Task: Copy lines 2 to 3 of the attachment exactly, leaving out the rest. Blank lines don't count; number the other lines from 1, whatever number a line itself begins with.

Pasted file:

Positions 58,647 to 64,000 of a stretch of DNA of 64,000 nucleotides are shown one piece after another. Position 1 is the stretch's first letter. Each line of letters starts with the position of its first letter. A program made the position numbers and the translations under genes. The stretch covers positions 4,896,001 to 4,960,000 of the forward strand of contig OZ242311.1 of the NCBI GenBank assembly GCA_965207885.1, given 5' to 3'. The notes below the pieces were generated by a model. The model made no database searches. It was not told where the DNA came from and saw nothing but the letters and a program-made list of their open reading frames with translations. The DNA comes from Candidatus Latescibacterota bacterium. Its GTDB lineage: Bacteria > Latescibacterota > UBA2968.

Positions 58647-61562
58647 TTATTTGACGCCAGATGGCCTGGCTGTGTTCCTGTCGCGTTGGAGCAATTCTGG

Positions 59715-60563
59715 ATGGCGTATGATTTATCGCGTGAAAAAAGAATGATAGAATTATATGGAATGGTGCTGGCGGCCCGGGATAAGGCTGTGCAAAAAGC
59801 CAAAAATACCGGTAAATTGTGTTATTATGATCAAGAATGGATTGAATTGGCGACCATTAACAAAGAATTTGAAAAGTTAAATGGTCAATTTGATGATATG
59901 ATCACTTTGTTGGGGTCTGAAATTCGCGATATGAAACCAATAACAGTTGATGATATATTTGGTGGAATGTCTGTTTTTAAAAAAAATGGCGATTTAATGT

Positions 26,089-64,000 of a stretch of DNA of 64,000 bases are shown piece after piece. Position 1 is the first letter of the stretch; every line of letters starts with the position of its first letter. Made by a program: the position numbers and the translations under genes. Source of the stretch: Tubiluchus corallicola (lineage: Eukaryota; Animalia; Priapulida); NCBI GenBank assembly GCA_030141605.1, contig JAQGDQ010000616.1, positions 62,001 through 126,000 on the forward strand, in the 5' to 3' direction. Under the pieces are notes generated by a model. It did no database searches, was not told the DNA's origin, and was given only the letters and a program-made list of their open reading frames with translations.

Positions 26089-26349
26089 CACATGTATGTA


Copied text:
Positions 58647-61562
58647 TTATTTGACGCCAGATGGCCTGGCTGTGTTCCTGTCGCGTTGGAGCAATTCTGG